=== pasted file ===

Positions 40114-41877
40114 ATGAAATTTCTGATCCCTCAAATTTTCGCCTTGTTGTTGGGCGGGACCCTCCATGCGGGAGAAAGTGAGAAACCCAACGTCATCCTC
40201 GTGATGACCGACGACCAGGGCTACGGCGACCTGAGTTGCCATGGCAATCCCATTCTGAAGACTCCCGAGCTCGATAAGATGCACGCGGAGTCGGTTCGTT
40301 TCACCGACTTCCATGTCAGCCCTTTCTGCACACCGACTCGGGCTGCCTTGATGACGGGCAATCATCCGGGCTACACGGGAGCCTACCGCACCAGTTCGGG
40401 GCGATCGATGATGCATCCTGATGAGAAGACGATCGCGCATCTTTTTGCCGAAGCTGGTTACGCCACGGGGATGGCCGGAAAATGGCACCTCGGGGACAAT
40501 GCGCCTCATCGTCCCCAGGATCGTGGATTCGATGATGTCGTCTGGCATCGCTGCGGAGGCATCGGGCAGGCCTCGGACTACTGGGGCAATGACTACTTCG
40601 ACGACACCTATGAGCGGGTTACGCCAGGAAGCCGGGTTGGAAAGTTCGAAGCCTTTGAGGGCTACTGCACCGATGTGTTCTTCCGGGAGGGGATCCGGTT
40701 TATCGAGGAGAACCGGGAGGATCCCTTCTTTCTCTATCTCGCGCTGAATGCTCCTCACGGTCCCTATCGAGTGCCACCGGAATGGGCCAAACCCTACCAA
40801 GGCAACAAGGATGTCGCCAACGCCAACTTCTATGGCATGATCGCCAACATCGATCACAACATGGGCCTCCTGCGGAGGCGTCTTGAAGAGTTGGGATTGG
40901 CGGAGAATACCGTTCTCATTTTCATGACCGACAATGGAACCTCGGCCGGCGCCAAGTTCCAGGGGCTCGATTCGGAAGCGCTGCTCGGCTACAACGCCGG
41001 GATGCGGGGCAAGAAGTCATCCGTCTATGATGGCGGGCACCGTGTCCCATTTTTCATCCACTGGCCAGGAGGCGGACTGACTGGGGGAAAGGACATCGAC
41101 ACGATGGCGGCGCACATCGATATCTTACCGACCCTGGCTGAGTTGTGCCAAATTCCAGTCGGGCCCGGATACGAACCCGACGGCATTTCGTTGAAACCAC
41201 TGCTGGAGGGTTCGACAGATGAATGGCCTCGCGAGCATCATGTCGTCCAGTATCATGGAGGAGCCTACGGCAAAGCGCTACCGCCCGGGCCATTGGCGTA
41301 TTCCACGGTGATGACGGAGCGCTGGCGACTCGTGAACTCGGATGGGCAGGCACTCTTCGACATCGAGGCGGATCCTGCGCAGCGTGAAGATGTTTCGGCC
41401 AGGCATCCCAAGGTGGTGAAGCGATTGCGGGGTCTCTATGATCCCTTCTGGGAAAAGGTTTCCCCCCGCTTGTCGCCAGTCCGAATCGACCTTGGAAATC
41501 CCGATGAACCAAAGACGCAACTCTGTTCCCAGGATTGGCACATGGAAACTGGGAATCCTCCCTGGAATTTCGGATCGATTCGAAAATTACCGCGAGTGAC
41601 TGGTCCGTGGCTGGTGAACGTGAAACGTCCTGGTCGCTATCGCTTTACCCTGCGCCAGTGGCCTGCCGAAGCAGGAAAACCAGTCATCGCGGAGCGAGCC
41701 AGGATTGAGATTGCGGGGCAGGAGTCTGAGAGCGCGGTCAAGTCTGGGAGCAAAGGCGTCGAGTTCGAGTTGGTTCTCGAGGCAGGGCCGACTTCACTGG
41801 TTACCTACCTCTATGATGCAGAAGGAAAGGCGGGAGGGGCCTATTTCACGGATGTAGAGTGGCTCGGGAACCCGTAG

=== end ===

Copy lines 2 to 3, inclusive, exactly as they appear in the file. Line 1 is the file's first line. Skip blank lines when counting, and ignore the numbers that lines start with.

40114 ATGAAATTTCTGATCCCTCAAATTTTCGCCTTGTTGTTGGGCGGGACCCTCCATGCGGGAGAAAGTGAGAAACCCAACGTCATCCTC
40201 GTGATGACCGACGACCAGGGCTACGGCGACCTGAGTTGCCATGGCAATCCCATTCTGAAGACTCCCGAGCTCGATAAGATGCACGCGGAGTCGGTTCGTT